It’s hot. Like, kinda deadly hot. Canada isn’t usually this hot for so long. We’ve been dwelling in heat and humidity for weeks and weeks now and truly I am losing my tiny mind.
MS and heat don’t go together. I think there’s something about the heat that creates brain inflammation and such awfulness and it makes my MS symptoms so dreadful! I can’t think, can’t walk, can’t see, can’t feel, and various parts of me are on work to rule. I can put up with it for a while but I am getting grumpy and besides, I worry about my cat, who basically has taken to yowling at me that I should DO something about the weather, for heaven’s sake.
The way I know it is affecting my MS is that here I am in a Starbucks set to a very chilling temperature and I am starting to feel a bit better. My brain is kicking over, like a worn out lawn-mower, revving here and there. Probably I’ll be able to find my way home soon.
I jest, but the mental confusion associated with MS flare-ups does worry me. I expect to be foggy, but milk fog is not my favourite state. I’ve been sitting like a mushy potato for weeks now, sweating into my furniture. It’s unattractive. Damp.
I don’t think I’m alone in my getting fed up with the heat – it seems to me people are letting their polite masks slip, just a bit. More beeping horns, more sirens, more shouting on the street. Unnecessary violence of the Canadian type is happening. (Less gunfire than the US, more than many other places). We are a cold weather people – unexpected heat just doesn’t fit with our clothing/hair/beards/lifestyle. Although beer…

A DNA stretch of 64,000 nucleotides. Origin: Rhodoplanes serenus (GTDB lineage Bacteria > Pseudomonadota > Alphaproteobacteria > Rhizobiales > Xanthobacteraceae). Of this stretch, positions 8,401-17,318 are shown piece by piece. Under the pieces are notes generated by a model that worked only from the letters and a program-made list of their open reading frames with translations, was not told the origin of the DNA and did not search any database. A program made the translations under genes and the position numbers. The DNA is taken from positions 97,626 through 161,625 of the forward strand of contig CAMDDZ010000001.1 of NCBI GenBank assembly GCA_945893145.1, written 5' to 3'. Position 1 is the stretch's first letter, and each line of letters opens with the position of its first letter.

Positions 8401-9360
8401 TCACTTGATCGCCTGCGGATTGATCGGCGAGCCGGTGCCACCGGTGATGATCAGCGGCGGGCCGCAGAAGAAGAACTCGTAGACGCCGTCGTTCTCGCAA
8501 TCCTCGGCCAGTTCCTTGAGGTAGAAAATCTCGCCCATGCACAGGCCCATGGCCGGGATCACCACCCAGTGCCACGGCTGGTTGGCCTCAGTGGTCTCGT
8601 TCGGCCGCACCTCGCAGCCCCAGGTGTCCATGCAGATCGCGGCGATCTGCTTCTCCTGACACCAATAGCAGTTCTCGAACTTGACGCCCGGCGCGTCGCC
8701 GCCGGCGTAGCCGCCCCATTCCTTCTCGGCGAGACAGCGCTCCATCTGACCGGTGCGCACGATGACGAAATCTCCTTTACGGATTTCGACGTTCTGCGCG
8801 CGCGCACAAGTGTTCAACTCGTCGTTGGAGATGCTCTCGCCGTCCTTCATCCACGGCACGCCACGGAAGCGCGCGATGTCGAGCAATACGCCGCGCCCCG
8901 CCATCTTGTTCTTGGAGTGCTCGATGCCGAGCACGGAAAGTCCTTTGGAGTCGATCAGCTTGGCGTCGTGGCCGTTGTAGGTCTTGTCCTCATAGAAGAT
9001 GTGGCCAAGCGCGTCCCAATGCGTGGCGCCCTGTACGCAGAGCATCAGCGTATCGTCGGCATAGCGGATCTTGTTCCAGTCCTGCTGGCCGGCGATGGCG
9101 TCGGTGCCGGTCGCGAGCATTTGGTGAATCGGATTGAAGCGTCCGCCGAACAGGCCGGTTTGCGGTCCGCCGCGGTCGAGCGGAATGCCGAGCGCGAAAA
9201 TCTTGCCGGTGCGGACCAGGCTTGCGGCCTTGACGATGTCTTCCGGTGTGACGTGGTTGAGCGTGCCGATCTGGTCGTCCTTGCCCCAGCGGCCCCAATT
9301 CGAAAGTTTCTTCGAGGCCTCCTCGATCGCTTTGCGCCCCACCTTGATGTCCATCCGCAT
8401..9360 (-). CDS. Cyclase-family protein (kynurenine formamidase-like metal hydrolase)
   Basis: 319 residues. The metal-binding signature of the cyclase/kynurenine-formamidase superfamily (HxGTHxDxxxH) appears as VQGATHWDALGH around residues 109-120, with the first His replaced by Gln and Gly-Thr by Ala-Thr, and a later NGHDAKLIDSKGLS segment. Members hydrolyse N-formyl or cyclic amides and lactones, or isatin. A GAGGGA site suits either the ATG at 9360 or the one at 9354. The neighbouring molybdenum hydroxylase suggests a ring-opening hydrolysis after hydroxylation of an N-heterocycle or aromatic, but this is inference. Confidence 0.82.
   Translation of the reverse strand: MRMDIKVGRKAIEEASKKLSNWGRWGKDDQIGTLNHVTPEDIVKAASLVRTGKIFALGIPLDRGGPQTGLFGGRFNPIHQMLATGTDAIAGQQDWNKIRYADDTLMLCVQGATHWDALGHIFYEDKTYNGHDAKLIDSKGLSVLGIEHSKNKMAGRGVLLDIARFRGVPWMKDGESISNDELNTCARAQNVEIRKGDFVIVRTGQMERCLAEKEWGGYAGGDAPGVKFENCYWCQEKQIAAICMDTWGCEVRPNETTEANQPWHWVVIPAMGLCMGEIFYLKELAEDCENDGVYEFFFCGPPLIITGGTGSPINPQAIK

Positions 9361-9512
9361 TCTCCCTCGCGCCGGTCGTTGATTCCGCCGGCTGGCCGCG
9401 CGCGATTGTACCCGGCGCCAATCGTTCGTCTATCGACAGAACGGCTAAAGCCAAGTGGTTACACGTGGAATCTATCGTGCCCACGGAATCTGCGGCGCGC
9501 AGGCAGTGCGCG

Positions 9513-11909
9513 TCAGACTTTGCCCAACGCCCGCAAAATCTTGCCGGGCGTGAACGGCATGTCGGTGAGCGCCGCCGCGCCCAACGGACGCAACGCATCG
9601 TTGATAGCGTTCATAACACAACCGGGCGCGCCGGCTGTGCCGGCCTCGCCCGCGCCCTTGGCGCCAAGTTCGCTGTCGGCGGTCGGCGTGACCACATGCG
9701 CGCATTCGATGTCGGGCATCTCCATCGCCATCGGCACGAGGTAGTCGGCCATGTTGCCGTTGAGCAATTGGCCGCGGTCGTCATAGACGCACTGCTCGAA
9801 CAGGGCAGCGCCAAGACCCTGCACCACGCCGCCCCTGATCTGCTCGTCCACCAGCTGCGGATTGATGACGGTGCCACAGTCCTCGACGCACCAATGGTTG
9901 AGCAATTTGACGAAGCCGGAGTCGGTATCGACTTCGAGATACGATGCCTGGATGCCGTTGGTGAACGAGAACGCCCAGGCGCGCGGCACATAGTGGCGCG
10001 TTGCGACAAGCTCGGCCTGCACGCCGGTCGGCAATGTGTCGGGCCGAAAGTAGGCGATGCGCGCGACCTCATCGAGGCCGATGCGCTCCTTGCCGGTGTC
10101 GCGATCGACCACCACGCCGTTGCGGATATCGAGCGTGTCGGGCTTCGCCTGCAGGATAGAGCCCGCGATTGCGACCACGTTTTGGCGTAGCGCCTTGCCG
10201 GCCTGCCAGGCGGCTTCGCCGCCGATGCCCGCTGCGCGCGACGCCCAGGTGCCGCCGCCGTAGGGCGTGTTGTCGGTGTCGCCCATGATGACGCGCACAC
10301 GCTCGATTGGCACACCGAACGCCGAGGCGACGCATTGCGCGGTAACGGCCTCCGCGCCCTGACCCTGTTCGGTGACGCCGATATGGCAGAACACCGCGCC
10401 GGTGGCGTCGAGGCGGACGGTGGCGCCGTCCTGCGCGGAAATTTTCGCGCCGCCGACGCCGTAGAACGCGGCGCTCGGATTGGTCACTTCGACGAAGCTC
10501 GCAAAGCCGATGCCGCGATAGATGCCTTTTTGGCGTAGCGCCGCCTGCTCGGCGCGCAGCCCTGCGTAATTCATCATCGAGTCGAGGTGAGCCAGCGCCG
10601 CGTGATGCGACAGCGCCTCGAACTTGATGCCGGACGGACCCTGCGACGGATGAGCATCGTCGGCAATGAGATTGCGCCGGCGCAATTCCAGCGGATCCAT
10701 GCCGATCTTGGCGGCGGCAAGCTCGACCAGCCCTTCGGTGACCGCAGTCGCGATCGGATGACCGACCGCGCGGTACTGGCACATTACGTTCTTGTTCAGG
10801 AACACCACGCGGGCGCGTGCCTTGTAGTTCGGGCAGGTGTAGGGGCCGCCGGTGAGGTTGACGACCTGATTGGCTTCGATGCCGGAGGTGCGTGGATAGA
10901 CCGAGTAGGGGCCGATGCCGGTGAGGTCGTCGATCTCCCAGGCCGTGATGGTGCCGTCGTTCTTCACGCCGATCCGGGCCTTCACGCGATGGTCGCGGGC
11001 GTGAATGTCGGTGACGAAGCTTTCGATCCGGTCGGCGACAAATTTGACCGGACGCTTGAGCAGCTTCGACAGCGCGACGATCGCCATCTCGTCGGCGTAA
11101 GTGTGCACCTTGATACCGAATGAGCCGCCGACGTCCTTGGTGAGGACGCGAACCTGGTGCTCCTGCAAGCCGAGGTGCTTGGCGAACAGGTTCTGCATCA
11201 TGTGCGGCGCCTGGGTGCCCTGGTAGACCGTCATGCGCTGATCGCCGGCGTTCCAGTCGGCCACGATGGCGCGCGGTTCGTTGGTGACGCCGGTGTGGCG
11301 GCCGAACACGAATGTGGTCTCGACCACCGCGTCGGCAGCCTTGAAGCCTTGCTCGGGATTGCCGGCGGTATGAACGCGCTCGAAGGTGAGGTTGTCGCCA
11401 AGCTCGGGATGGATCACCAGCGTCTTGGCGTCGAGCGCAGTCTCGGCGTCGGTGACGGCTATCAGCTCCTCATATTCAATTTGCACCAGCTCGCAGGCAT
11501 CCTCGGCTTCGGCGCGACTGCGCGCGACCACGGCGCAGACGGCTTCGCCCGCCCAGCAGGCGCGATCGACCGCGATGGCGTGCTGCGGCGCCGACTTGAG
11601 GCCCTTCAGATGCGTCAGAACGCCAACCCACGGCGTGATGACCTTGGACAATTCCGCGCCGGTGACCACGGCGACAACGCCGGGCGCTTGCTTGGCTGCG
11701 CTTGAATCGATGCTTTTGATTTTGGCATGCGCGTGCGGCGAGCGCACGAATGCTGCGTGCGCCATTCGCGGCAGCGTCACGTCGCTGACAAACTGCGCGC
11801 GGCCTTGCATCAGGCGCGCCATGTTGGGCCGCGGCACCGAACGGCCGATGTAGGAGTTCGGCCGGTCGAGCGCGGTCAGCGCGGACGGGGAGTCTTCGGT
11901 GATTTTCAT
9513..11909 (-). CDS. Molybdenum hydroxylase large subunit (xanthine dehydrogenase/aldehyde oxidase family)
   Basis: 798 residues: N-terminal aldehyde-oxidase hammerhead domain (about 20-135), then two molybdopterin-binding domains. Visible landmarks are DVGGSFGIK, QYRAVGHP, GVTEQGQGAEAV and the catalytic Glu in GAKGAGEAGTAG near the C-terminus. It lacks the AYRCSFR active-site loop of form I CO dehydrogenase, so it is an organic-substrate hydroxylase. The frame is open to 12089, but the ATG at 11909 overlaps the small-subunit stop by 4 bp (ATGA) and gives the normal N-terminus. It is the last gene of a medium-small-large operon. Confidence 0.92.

So, as I slog through the dog days of August, I await inspiration. And once again, my spirit guides dip in, gods love them. I was waiting for the bus and a gentleman likely in his 70’s stood beside me and then went to pick up and throw out a cup some angry young man had tossed on the ground (it was a Popeye protein shake cup, so forgive my assumptions…). We chatted briefly about litter. I took his example and went to gather up a pile of newspapers in the bus stop and toss them out – he came to help me and when I said I could do it, he accused me of being stubborn. I agreed, said it was my best quality. We laughed and became friends.
As we rode on the bus together he told me he was just finishing his Masters in Adult Education from the Mount – he’d just come back from 6 months living in Mexico, teaching English. He showed me his final thesis, and hey! I was impressed with his learning (he is Greek, learned Spanish and Italian and then started this Masters), he was funny, and smart. I told him it was a good thing we’d run into each other as I was looking for encouragement for going back to school myself. I told him about the MFA in Creative Non-fiction at King’s that I’m thinking about (scared away by the price tag…), and he said – oh, you MUST do it. We agreed, laughing, that it would be good for the little grey cells. We traded names, expressed hope we’d meet up again, and parted, me with a song in my heart and a lift in my step. And a renewed sense of purpose.
Sometimes it only takes a nudge to awaken that part of me that still insists on doing something ‘meaningful’ with my time. Sometimes it takes a kindly older gentleman (I’ve been lucky enough to know a few) to smile at me and think me intelligent.
Mostly, it takes air conditioning.
Keep cool out there, overheated world. Be kind. Maybe talk to someone you don’t know. I’ve always found it worthwhile.
And three cheers to Terry (his shortened-from-the-Greek name). I hope we meet again, but even if we don’t, he’ll have a little grey cell of mine set aside in his memory.